At a workshop next Monday (25 April 2016), Dr Ina Linge and Professor David Spiegelhalter will lead a discussion about the historical documentation of human sexuality – from questionnaires to the diaries of cross-dressers. The event (part of a series titled Sex in Six Objects) is open to people aged 16 to 25.

Hirschfeld, himself gay and an occasional cross-dresser, stood up for sexual equality. 'Diagnosis' of homosexuality meant that it could be considered as a natural, and thus ‘normal’, variation of the sexual spectrum – and most importantly, no longer a crime.

Ina Linge

Homosexuality was illegal in both East and West Germany until the late 1960s. Yet as early as the turn of the 20th century a physician called Magnus Hirschfeld began to gather statistical information about Homosexualität und Bisexualität. His survey asked people, predominantly men, about their sexual preferences. It was sent to, among others, more than 5,700 German metalworkers and 3,000 male students in Berlin.

Another measure by which Hirschfeld sought to document sexual behaviour was his ‘psychobiological questionnaire’. He is said to have collected over 40,000 completed forms. By today’s standards, his questions were biased and often clichéd. The survey, for example, asked respondents to report on their play behaviour as children: “Did you prefer to play with boys or girls? Did you prefer boys’ games, such as throwing snow balls, play-fighting, hobby-horses, soldiers, etc, or did you prefer feminine child play, such as dolls, cooking, crocheting, knitting?”

Hirschfeld was an activist and champion of sexual rights. Psychoanalysts such as Freud, who defined the era in terms of a growing interest in sexuality, were not concerned with statistics. But Hirschfield was keen on numbers. His motto was per scientiam ad justitiam (justice through science). He sought to educate the public about the prevalence of a variety of human sexual expressions – and in 1904 he claimed that homosexuals made up more than two per cent of the population.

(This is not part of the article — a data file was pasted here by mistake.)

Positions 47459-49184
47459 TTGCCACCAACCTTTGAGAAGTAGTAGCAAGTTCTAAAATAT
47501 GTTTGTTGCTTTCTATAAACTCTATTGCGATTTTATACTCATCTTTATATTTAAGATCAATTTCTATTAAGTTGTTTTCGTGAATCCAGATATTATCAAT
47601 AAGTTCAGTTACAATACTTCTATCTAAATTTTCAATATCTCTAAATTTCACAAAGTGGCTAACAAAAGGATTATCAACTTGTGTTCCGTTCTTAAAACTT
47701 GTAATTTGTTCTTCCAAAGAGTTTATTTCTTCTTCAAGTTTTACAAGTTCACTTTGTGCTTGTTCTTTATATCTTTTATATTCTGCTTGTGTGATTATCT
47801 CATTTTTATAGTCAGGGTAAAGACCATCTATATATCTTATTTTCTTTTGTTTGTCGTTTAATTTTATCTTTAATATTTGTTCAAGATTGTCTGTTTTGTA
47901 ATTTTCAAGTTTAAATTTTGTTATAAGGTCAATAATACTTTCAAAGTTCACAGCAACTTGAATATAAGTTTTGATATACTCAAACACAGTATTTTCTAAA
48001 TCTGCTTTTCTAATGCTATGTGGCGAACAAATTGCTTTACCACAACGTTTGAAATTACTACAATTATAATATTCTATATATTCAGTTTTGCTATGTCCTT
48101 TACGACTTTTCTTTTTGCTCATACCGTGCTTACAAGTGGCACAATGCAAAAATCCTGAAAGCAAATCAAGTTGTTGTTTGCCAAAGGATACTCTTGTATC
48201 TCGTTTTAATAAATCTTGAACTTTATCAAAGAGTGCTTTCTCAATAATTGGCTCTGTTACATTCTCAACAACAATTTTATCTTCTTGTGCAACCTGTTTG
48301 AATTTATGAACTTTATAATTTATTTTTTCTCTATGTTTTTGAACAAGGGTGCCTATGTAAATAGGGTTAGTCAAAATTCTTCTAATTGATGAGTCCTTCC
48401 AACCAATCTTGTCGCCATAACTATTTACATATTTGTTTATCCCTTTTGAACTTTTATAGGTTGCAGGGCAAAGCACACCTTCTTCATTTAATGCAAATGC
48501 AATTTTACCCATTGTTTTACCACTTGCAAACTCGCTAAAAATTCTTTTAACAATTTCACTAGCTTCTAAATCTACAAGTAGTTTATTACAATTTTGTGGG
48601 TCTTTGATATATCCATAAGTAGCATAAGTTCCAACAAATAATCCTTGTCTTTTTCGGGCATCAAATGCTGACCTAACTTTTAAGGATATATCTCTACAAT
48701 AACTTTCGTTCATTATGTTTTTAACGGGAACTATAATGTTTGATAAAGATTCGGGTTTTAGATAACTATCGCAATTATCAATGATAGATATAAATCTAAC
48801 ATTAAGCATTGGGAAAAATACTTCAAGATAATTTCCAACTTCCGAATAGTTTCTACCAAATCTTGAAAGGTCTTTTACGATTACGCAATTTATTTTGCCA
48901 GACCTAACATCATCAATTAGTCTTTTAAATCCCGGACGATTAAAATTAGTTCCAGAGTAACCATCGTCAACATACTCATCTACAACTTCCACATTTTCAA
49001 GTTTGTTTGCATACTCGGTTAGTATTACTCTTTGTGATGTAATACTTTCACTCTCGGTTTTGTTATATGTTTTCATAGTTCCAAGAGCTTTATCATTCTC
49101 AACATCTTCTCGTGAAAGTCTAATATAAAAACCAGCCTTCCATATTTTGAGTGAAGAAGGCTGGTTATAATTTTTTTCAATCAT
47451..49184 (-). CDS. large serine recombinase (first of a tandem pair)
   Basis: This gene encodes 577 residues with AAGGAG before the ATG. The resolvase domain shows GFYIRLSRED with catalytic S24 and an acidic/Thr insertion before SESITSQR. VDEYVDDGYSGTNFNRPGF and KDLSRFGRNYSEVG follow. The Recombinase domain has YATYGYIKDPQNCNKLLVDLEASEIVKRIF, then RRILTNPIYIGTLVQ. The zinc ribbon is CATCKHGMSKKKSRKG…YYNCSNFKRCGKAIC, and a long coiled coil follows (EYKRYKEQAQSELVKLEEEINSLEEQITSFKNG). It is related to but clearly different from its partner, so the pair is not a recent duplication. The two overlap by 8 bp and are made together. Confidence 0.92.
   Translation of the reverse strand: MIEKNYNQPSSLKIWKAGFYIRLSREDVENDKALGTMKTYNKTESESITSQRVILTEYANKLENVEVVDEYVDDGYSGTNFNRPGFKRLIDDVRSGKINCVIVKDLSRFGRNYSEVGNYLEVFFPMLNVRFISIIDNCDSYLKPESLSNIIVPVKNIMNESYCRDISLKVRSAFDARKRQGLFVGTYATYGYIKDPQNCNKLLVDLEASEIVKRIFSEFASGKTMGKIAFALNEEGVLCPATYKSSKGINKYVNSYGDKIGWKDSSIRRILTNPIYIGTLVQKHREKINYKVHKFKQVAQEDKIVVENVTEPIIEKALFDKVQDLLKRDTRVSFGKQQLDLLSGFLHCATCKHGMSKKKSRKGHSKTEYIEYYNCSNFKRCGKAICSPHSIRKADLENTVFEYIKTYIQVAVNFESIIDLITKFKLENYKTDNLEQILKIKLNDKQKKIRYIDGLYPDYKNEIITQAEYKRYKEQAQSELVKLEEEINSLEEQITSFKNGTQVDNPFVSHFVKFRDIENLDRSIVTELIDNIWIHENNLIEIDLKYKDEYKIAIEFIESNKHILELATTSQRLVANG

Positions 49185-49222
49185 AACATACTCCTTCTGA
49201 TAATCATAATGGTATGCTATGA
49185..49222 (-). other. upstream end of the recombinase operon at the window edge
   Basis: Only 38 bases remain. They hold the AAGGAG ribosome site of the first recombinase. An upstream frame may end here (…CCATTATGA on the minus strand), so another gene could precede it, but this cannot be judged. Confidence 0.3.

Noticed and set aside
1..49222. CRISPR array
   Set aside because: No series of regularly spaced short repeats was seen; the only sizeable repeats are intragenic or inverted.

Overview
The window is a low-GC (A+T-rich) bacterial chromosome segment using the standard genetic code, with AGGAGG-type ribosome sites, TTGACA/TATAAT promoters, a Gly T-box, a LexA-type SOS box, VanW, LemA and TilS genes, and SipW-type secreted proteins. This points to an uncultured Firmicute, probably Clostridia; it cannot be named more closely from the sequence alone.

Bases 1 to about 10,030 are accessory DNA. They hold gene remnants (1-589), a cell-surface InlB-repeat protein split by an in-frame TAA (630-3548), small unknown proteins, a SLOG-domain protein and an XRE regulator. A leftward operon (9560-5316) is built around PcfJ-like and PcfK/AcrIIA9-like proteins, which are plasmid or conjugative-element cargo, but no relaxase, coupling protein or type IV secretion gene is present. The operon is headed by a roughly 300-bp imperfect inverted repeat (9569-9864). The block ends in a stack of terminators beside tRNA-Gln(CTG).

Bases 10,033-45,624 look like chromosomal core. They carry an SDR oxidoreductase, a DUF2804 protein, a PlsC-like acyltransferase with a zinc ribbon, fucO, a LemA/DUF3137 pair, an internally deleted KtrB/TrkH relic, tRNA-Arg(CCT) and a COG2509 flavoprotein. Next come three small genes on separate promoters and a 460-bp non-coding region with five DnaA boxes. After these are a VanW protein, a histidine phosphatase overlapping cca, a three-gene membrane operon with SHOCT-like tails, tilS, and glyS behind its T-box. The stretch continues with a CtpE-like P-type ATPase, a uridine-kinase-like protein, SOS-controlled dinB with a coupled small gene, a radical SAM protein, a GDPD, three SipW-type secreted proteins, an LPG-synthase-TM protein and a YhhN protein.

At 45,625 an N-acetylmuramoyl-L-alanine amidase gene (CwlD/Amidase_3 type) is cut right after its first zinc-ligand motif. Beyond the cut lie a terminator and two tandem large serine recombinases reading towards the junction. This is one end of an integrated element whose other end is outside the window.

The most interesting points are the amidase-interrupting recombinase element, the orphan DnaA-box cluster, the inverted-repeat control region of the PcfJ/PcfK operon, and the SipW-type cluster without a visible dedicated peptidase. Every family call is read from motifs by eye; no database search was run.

As a result of his studies, Hirschfeld faced legal prosecution. In 1903 he surveyed students at a Berlin university about their sexual orientation. At a rally, he was accused of impudence, molestation and seduction – and later forced to pay a large fine as retribution to a number of students for offence caused by his questionnaire.  Undaunted, in 1919 he founded an Institute of Sexology which, until it was destroyed by the Nazis in 1933, was a hub for research and activism.

At a workshop for young people taking place next Monday (25 April 2016), Dr Ina Linge, AHRC Cultural Engagement Fellow at the Department of German and Dutch, will talk briefly about Hirschfeld’s ‘psychobiological questionnaire’ and make a connection between what it reveals and life writing (diaries and autobiographies) dating from the same period. She will be joined by Professor David Spiegelhalter (Department of Pure Mathematics and Mathematical Statistics), author of Sex by Numbers: What Statistics Can Tell Us About Sexual Behaviour.

Linge and Spiegelhalter hope to prompt a discussion of the successes, and failures, of the documentation of human sexuality over the last 100 years. Linge has a background in literature (both German and English) and the history of science and medicine. This breadth of scholarship enables her to bring together life writing and the history of sexology in order to look at how the two intersect. Her research throws a light on the ways in which gender – and in particular sexual and gender ‘difference’ – was framed by those who felt that they did not conform to norms.  

“I’m interested in how ‘queer’ bodies appear in a variety of settings and spaces in these autobiographical texts,” says Linge. “One of the spaces that I’ve been looking at is the encounter with the medical or sexological practitioner and ‘difference’ under the medical gaze. Sexual sciences of the early 20th century were closely linked with the medical sciences and sought to understand the biological origin of sexuality. Yet, descriptions of physical bodies are often strikingly absent from queer life writings.”

The idea of an individual’s sexuality being ‘framed’ or ‘staged’ (placed within a wider context) is critical as it taps into the concept of ‘liveability’ which has been extensively written about by the contemporary gender theorist Judith Butler. She argues that when categories of recognition frame us too firmly, life becomes unliveable. But when there is an absence of framing, life also seems unliveable.

This double nature of framing is represented, for example, in the language used in queer life writings. A protagonist might struggle to find a language that explains their experiences as a Transvestit, a word Hirschfeld used to describe transgender people. Linge says: “Such an identity category can offer a powerful sense of community and belonging. But in order to be recognised as a ‘transvestite’ and dress in the desired clothes, one often had to undergo medical examination and run the risk of police persecution.”